Apple reveals new iPads and Apple Watch

By Rishi Iyengar, Kaya Yurieff, Shannon Liao and Clare Duffy CNN Business

Updated 9:03 p.m. ET, September 15, 2020
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3:06 p.m. ET, September 15, 2020

Meet the Apple Watch Series 6

From CNN Business' Kaya Yurieff and Rishi Iyengar

The new Apple Watch Series 6 will feature an app that lets you monitor your blood oxygen level right from your wrist. The watch has infrared sensors on the bottom that scan the color of your blood to determine how much oxygen is flowing through it. The device can also notify users if they are at a higher altitude, to remind them that their blood oxygen levels may be different than normal.

It also has new Watch faces, including one that shows multiple time zones at once, the ability to track your laps and one that features your animated Memoji.

There's a new band style, too called the solo loop, which doesn't have a clasp or buckle. It comes in leather or a woven design as well.

See Apple Watch Series 6's new health capabilities:

3:36 p.m. ET, September 15, 2020

Tim Cook kicks off event

From CNN Business' Kaya Yurieff

Apple CEO Tim Cook kicked off the event from Apple's spaceship-looking headquarters in Cupertino, California. He nodded to the pandemic in his opening remarks saying "we know life won't always be like this" and said "we look forward to better days."

He confirmed today's event will focus on two products: the Apple Watch and iPad.

1:03 p.m. ET, September 15, 2020

How to watch Apple's virtual product launch

From CNN Business' Rishi Iyengar

Apple usually launches new devices in front of a packed auditorium at its headquarters in Cupertino, California.

Not this year.

The coronavirus pandemic has forced big tech companies — including Apple rivals such as Samsung and Microsoft — to abandon splashy in-person events and unveilings they love so much. And it's still not clear when those will be back.

That hasn't stopped Apple from rolling out a bunch of new products and services virtually already, including a new lineup of MacBooks and iPads in March, a new low-cost iPhone SE in April, and a host of software updates at its (first-ever online) Worldwide Developer Conference in June.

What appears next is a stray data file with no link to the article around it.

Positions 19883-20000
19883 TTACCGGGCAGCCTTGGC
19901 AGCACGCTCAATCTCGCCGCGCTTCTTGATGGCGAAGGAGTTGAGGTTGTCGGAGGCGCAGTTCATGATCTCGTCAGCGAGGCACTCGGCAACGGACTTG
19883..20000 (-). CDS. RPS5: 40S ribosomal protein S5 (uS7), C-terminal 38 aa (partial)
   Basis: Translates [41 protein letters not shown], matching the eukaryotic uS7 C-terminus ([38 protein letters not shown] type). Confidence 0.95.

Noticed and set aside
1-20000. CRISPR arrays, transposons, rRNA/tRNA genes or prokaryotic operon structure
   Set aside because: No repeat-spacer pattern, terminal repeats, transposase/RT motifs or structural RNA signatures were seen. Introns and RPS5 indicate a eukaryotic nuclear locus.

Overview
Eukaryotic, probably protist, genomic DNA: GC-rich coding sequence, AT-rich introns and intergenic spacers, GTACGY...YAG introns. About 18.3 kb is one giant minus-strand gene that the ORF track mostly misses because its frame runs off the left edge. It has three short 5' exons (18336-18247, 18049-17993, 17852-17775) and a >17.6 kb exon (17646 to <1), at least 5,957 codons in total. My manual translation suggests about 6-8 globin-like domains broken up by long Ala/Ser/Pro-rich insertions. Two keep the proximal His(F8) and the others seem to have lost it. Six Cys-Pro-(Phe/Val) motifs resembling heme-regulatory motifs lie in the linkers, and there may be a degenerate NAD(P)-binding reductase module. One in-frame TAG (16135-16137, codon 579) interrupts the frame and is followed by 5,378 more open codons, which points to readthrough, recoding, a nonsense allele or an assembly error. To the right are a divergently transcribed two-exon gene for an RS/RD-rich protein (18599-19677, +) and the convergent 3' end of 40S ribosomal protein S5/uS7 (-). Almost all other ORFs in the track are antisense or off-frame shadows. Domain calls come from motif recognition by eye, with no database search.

Today's event, yet again, will be streamed live on Apple's website and YouTube starting at 10 am PT/1 pm ET.

12:54 p.m. ET, September 15, 2020

Apple TV+ and gaming made a splash last year. Where are they now?

From CNN Business' Clare Duffy

Announcements about Apple TV+ and Apple Arcade made a splash at last year's September event. But the hype around them has seemingly waned since then.

Some analysts expect services will come up again at Apple's Tuesday event — the announcements could include Apple TV+ bundles with other content offerings — which could reignite excitement around Apple’s services business. 

While Apple is still predominantly a hardware company, services represent a huge growth opportunity and 20% of the company's overall sales. They're a way for Apple to earn some extra billions from its customers in between device upgrades. 

If Apple wants to maximize the potential of its digital subscriptions, experts say it will have to make them more appealing to the hundreds of millions of people who buy its gadgets.

Apple TV+, for example, needs a deeper well of content if it wants to compete with the likes of Netflix and Hulu. 

They've got to build greater volume," said Zak Shaikh, vice president of consulting for global media and entertainment with Magid. "'The Morning Show' garnered a lot of critical acclaim. But it's not just about having that one, big splashy show that gets nominated, it's about the volume."
1:03 p.m. ET, September 15, 2020

A new Apple Watch could make a pitch for the Covid era

From CNN Business' Rishi Iyengar

The Apple Watch outsold the entire Swiss watch industry last year, and many analysts say the device's health and fitness features have a lot to do with its popularity.